Well, since the last post showed those adorable little fluff balls, let's see what's going on with them now...
Late last summer Stephanie, Kent and I carried chickens from their brooder to their chicken tractor in the yard.
Steph is a pro-wrangler - she's got a trio of cacklers there
13 went to live with Kathy at her house - that left 32 chickens and while the weather is nice the tractor does a fine job as a home base. But when the weather becomes inclement, we knew we needed a more substantial shelter for them.
Enter my amazing husband and his ability to plan and execute most anything he can dream up. This is a 10' x 12' building with two windows, clear panels in the roof to let in natural light, electric light inside and a switch to run a heat lamp when necessary. It's like the Ritz-Carlton of chicken accommodations.
Let's open the door and see what those fluffballs look like these days. Hey, there's Foghorn!
There are six nest boxes on one side of the building. Nice and cozy, with plenty of privacy.
But I can lift the roof to retrieve eggs or when it's time to clean them out. I actually designed and helped build the nest boxes. They are probably more substantial than necessary but I really got into the project.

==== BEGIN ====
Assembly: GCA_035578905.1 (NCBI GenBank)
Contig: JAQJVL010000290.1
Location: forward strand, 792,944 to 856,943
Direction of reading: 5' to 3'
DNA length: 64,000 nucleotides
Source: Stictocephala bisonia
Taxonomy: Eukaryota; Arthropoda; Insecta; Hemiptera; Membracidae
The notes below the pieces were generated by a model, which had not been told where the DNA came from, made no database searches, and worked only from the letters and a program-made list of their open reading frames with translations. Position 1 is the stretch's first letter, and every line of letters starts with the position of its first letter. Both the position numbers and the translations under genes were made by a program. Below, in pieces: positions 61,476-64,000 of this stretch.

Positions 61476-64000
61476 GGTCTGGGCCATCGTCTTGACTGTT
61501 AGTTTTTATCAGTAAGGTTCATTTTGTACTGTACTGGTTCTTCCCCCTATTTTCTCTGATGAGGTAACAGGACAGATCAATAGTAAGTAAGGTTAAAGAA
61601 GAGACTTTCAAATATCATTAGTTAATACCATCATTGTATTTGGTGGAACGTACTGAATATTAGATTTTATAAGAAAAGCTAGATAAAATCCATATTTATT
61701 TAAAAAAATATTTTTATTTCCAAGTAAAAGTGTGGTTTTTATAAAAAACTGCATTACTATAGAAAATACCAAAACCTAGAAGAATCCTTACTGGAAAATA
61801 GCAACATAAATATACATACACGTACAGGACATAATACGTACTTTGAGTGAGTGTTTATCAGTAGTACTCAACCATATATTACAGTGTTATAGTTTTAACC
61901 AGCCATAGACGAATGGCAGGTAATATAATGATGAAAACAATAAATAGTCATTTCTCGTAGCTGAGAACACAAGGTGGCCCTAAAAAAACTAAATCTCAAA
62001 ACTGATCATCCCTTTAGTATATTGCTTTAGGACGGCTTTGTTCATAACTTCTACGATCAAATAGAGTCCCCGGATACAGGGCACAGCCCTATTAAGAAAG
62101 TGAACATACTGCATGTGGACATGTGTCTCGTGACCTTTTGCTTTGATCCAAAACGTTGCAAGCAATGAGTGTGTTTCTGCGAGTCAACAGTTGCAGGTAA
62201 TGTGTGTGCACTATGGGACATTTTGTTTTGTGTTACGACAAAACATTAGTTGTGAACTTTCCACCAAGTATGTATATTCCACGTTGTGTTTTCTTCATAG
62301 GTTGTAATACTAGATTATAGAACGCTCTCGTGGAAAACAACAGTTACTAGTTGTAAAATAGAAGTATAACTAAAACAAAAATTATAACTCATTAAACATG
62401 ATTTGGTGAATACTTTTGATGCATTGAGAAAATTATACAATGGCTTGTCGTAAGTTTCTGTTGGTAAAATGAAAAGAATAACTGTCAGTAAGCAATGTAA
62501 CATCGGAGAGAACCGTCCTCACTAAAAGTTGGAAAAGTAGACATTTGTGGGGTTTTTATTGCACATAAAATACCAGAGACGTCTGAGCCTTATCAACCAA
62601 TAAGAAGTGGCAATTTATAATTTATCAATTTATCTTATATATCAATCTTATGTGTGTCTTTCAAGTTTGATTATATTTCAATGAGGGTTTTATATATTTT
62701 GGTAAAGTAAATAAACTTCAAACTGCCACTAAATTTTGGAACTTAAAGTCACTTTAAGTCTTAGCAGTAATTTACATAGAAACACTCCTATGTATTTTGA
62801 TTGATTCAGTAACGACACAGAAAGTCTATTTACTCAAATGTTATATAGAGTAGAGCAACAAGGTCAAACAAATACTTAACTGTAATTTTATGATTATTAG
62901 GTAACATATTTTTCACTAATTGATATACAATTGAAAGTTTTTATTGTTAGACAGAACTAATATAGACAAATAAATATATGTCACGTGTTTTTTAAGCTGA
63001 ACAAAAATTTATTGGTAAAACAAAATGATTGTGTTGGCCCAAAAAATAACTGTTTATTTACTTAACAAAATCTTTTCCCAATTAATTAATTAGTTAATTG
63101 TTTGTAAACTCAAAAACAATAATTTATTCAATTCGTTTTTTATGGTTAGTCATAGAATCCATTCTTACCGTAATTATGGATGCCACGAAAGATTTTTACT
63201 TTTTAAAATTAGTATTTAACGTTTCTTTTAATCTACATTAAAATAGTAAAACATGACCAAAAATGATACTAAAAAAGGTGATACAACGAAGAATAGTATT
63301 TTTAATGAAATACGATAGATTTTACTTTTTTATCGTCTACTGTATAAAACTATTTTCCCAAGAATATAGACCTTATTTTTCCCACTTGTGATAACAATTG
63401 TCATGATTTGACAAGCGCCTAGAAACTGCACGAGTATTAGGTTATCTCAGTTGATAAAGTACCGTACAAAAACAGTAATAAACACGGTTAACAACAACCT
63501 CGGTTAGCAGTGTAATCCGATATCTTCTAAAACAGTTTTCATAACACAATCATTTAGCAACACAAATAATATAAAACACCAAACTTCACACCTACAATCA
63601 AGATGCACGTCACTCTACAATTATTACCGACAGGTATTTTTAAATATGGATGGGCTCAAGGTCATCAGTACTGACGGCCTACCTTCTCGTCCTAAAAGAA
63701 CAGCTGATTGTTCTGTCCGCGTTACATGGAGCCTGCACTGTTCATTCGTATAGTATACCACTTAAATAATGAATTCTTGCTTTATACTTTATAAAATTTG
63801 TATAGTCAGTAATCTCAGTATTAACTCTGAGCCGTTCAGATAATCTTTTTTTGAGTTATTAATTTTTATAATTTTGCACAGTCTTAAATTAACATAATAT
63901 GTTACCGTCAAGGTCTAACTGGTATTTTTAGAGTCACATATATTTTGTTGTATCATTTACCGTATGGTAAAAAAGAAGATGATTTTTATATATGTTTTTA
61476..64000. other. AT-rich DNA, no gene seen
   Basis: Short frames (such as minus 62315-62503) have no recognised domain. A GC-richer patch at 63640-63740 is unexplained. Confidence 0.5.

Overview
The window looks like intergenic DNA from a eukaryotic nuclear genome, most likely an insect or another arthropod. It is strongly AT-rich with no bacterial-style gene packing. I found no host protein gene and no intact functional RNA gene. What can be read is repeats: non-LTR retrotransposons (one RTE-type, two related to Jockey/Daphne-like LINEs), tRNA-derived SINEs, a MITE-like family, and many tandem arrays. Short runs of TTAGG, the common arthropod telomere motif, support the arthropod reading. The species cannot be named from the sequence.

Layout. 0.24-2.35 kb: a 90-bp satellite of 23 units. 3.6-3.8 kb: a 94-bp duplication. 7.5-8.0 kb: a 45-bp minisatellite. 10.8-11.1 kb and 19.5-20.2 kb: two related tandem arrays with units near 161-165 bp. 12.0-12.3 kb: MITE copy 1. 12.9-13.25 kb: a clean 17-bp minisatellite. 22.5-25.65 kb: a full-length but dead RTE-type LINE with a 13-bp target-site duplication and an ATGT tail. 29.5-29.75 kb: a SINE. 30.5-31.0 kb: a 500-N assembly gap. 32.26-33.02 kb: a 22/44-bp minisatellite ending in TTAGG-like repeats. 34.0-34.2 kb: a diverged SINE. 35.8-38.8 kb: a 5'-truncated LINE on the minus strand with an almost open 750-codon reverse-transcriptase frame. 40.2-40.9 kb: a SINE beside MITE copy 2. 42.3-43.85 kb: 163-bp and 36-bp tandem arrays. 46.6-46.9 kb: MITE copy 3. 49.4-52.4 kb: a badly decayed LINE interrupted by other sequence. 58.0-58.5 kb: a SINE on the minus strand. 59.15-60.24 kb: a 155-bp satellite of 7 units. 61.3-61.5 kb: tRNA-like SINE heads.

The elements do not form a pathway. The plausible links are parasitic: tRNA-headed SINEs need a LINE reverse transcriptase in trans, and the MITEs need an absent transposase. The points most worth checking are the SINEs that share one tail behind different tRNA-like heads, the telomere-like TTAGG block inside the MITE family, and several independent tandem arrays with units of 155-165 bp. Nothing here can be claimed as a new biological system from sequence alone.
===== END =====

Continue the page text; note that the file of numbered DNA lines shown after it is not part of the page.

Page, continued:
And we can see that they use them to lay eggs. And ping pong balls. Actually, I put the balls in there when the boxes were new to the chickens to give them the idea of what they were for. It seems to have worked. We rarely get eggs laid anywhere else these days.
Hey ladies, what do you think of all this luxury?
They are the happiest chickens I have ever witnessed. You can tell how content they are by spending even a short time with them. They are healthy, curious, non-agressive
Because what do happy chickens do? They lay eggs.
Lots of eggs.
Just. so. many. eggs.
So now I am on the quest to find the best ways to preserve eggs for when the ladies stop laying. Although we are getting 19-22 a day right now, eventually they will molt and we will remember these days with fondness. I'm pursuing two preservation techniques - 1. drying raw eggs and powdering them for baking and scrambling and 2. using waterglass (sodium silicate) to store whole eggs for frying and when whites are needed.
Oh, and I'm selling them. $2.50 a dozen. Let me know how many you want.